_MG_8827Fortunately we weren’t planning on being on this “highway” for all that long, as we had decided to follow the Mekong along some smaller roads… which were likely to be in even worse condition… but it would at least save us from the traffic and was sure to take us a “of the beaten track” a little.

_MG_8836To begin with the road was in fact very nicely tarmacked, and we whizzed along, catching our first glimpse of the river. The villages got more and more rural, and as they did the road got bumpier and bumpier, and the children got more and more excited to see us pass.

_MG_8844Even your average Cambodian child descends into a near frantic fit of shouting and waving when he (or she) sees a foreign cyclist go past, but on these more minor roads it was obviously a much rarer occurrence as the children here would completely loose it!

_MG_8850It can get a little tiring, waving with one hand, and ineffectually trying to avoid pot holes with the other, the whole time feigning a cheery smile and continually having to shout “Hello” in response to literally hundreds of deranged children, and eventually Jess cracked.

_MG_8859To try and put her back together we stopped at a Wat to eat our baguettes with peanut butter. A big mistake, as we were instantly surrounded by a large group of about 30 locals. To begin with they just stared, and then (when we didn’t do any thing more interesting that just sit and eat) they stared some more. Eventually Sam’s continual attempts to make small talk through the aid of the phrase book he had downloaded onto his kindle drove most of them away.

CIMG7837Only the children remained (obviously interested to know about the weather). Sam decided to give them a quick lesson in bike maintenance, helping fix the dynamo light on one child’s bike and explaining (with interactive demonstrations) various bits of bike paraphernalia (mostly that he had, and they didn’t)!

_MG_8881Even after lunch the road continued to be an undulating mess for the next 30km, and the dust and sweat muddled together to cake us in a think browny red layer of highly authentic mud.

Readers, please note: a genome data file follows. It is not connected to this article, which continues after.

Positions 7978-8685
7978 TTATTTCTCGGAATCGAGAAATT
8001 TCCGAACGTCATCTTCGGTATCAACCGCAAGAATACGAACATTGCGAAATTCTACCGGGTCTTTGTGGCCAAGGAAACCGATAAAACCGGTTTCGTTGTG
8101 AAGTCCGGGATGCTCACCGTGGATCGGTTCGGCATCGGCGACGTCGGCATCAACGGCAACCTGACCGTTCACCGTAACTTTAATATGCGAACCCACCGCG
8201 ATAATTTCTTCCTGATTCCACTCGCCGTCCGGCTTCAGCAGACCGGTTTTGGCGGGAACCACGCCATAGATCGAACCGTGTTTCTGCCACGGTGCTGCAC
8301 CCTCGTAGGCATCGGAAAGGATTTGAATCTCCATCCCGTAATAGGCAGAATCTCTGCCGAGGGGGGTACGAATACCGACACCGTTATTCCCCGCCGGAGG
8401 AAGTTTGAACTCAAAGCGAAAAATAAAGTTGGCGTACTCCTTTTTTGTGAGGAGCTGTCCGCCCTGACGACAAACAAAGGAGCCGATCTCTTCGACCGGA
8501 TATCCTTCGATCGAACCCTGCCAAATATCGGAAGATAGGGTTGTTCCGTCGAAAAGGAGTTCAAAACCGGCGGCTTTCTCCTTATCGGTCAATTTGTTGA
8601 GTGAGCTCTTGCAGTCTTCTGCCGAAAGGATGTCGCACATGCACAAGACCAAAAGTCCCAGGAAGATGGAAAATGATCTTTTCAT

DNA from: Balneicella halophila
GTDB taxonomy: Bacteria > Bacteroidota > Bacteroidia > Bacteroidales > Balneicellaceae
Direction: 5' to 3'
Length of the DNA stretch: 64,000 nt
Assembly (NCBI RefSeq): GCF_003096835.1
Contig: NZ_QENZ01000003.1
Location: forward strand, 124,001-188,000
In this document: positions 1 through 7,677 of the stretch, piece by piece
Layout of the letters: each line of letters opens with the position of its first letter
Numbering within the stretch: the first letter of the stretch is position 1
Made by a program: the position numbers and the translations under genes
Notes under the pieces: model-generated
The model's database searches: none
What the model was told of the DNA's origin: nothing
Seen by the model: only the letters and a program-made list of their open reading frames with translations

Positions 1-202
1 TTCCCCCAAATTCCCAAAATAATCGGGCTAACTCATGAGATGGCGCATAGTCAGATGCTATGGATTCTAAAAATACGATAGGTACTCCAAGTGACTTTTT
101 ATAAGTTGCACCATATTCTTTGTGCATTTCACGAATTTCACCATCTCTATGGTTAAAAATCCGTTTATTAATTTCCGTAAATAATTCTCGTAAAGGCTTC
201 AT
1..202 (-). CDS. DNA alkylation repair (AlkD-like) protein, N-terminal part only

We then arrived at a town where there was momentary period of tarmac. We stopped to get our bearings and make sure we were going the right way and almost the moment we removed a feet from the peddles a gentleman on a moped turned up, told us he was a local English teacher, and asked if we would like to see his niece’s wedding that was just down the road.

_MG_8872We were both exhausted, absolutely filthy, horribly sweaty, and nightfall was only about an hour away and we had still 10k on pot holed road to do before getting to our destination, so as you can imagine probably the very very very last thing in all the world we might want to do at this point is be shown around a local Cambodian wedding…

So we got shown round the wedding, with guests in there smart suits turning up and being greeted by incredibly done-up girls in very nice (very clean) dresses. We were shown the brides maids having there photos taken, and the band, and the food, and all the _MG_8865way people were looking at us with a very strange, almost explosive, cocktail of expressions. Fortunately after about 15 minutes were able to make our excuses (of which there were many) and leave. (Much to the relief of pretty much everyone!)





The road conditions then descended into a farce ones again, and didn’t improve until we were just outside the town we were aiming for. The lovely river side town of Kampong Cham.

_MG_8920Fortunately Kampong Cham has just enough attractions for us to warrant staying there a day, which was a bit of a relief because neither of us were massively keen on getting back on the bikes straight away the next day!